Parents, did your children come home this week?
I imagine they did.
They may have come through the door like a cyclone; exploding loudly through the room and leaving a trail of clothes, shoes, and backpacks, before raiding the pantry and departing quickly to level another section of the house.
They may have come in without a sound; head down, ear buds still embedded; and when engaged, communicated with only a series or grunts and nods which you’ve somehow learned to decipher as some newly developed language.
They may have come in exuberantly after making the football team, or devastated by a text-delivered break up, or frustrated with that Math grade they can’t seem to get any higher than really low.
I don’t know how your children came home this week, but likely they did come home.
If they did, get on your knees and be grateful.
Bailey Holt didn’t come home this week.
She died in her school.
She died trying to call her mother.
She died violently in the glorious, radiant prime of her young life—and what’s worse, is that it was barely news in America.
Bailey didn’t come home this week, and our President and our politicians and the media hardly lifted their heads beyond quick Tweets of thoughts and prayers.
This is because America is losing something important: we’re losing our outrage when children are murdered with guns.
We’re losing the ability to be rightly moved to sickness at what we’ve become.
Many of us have forgotten that kids aren’t supposed to get shot in schools every other day; that this isn’t natural, that it is a global embarrassment, that it is the shared sin in which we are complicit.
I haven’t forgotten.
I haven’t forgotten that Bailey Holt’s parents are walking through a personal hell right now that no parent should walk through; one that thousands of parents and grandparents and neighbors and boyfriends and best friends and classmates are forced to walk through every single month—a hell that is largely preventable.
America needs to recover its outrage.
It needs to recover its compassionate heart.
It needs to recover its soul.
We need to treasure the lives of high school students more than we treasure handguns.
We need to stop clinging to antiquated words about “well-armed Militias,” while our hallways and shopping malls and concerts are becoming war zones.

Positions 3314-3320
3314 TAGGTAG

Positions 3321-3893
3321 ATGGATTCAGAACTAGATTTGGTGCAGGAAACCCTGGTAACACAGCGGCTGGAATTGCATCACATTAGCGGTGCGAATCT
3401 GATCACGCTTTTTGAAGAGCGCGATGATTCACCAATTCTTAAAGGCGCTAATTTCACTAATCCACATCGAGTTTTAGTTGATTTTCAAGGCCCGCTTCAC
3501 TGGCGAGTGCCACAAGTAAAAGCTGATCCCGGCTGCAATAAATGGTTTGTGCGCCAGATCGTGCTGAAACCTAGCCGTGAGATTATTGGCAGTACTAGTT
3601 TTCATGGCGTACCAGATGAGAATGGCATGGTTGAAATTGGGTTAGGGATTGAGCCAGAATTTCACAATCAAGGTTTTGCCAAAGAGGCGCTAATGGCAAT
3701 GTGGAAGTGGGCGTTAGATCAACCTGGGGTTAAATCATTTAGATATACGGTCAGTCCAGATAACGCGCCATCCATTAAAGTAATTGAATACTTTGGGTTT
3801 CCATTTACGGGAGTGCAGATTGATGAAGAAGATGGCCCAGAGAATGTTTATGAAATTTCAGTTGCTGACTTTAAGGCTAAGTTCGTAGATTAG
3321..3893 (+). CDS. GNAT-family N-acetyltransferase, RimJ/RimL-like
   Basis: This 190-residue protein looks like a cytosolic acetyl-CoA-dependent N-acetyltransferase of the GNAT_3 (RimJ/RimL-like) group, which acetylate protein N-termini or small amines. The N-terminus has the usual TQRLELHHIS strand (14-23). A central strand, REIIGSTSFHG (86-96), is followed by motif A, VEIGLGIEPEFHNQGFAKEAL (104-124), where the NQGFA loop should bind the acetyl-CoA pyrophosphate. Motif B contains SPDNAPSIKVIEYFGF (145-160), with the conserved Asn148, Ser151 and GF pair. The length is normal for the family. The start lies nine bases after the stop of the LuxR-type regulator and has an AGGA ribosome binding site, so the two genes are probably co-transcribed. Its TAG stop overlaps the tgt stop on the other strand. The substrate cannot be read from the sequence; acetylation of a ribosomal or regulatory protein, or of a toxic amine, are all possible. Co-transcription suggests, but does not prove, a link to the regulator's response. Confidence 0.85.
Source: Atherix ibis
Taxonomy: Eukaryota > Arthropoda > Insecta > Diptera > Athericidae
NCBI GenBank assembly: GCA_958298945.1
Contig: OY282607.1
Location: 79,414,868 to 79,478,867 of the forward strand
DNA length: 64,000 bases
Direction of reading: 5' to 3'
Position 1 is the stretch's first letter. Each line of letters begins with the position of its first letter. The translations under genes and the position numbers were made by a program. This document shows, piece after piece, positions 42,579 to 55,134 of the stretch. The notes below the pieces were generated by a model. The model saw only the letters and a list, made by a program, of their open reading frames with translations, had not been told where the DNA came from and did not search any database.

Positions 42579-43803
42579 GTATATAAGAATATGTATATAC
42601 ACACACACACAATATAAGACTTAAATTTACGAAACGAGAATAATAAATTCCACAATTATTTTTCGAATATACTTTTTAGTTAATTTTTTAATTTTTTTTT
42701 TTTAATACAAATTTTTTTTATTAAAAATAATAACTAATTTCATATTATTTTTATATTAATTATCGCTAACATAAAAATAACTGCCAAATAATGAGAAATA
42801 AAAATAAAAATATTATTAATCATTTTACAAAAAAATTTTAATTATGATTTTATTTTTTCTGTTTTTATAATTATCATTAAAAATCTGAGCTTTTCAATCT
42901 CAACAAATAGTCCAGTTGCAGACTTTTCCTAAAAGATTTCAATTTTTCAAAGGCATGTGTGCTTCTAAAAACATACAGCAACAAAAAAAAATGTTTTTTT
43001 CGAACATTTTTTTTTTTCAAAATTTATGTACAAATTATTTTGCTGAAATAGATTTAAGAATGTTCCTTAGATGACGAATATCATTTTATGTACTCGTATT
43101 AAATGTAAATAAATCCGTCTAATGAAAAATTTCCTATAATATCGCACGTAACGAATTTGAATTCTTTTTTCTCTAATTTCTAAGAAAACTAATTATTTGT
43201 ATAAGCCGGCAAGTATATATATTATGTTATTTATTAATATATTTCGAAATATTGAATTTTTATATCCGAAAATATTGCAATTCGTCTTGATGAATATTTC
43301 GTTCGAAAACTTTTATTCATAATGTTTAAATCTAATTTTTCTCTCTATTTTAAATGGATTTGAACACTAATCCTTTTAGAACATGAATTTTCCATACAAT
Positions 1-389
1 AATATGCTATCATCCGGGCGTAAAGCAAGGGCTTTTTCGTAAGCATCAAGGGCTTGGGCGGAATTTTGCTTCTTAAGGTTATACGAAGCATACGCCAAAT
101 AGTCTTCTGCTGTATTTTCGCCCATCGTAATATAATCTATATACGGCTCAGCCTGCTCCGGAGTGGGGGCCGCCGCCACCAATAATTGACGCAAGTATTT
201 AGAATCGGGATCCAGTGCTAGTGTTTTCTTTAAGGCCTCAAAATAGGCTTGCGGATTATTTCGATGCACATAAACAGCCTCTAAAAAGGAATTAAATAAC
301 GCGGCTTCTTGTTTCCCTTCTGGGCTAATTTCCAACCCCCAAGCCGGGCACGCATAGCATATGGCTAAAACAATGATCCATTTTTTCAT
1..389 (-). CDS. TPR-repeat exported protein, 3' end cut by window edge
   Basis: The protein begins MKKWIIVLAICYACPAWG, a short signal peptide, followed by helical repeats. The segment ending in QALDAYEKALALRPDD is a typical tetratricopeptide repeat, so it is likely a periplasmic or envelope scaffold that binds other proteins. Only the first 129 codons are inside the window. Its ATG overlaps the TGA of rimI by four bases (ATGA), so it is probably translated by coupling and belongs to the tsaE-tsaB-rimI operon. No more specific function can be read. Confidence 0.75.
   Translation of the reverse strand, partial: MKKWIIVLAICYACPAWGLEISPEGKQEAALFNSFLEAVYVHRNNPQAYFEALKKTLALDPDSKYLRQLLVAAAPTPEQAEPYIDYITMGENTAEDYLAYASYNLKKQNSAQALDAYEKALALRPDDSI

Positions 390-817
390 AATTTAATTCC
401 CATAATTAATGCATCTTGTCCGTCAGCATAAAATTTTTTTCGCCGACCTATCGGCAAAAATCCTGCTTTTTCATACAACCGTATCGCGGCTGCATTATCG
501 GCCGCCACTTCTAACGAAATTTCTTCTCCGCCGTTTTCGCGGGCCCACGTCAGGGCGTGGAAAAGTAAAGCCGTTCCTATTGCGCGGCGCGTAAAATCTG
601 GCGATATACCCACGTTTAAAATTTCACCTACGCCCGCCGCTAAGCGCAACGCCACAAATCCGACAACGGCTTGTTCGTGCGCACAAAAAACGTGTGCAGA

We need to stop making excuses why we have the highest rates of gun violence in developed nations.
We need the professed Pro-Life community to loudly advocate for lives like Bailey’s.
We need Conservative politicians to get out of bed with the NRA, so that more children get to come home to sleep in their own beds.
We need to stop perpetuating the ridiculous nonsense, that the way to reduce gun violence is to give more people more guns.
We need to figure out a way to create a country, where an elementary school student or a teenager not coming home, is such an anomaly that it is newsworthy, that it is shocking, that it does set off an alarm in us.
Bailey Holt deserved to come home.
She deserved to be watching this sunrise, to be a part of this day, to be doing all the noisy, goofy, unpredictable, beautiful things that 15-year old children do when they come home.
Her parents deserved to have her come home; to be dealing with all the sleeplessness and laughter and stress and bittersweetness that parents experience each day trying to help their children navigate the normal minefields of this life.
They don’t deserve to be planning her funeral.
No parent deserves this.
I’m not okay when children don’t come home.
I don’t think any of us should be.
America, we are badly broken and we need to be fixed.
We need to face our gun problem—and yes, it is a gun problem. It is other things too; a mental health problem and a violence problem, but make no mistake it is predominately a gun problem.
We need to do something with the greatest of urgency and without delay.
We need to make sure more children come home.
Note: In two the two weeks since this post’s publication, there have already been numerous school shootings. I wonder how many children, fathers, wives, and brothers will not come home in the days that follow.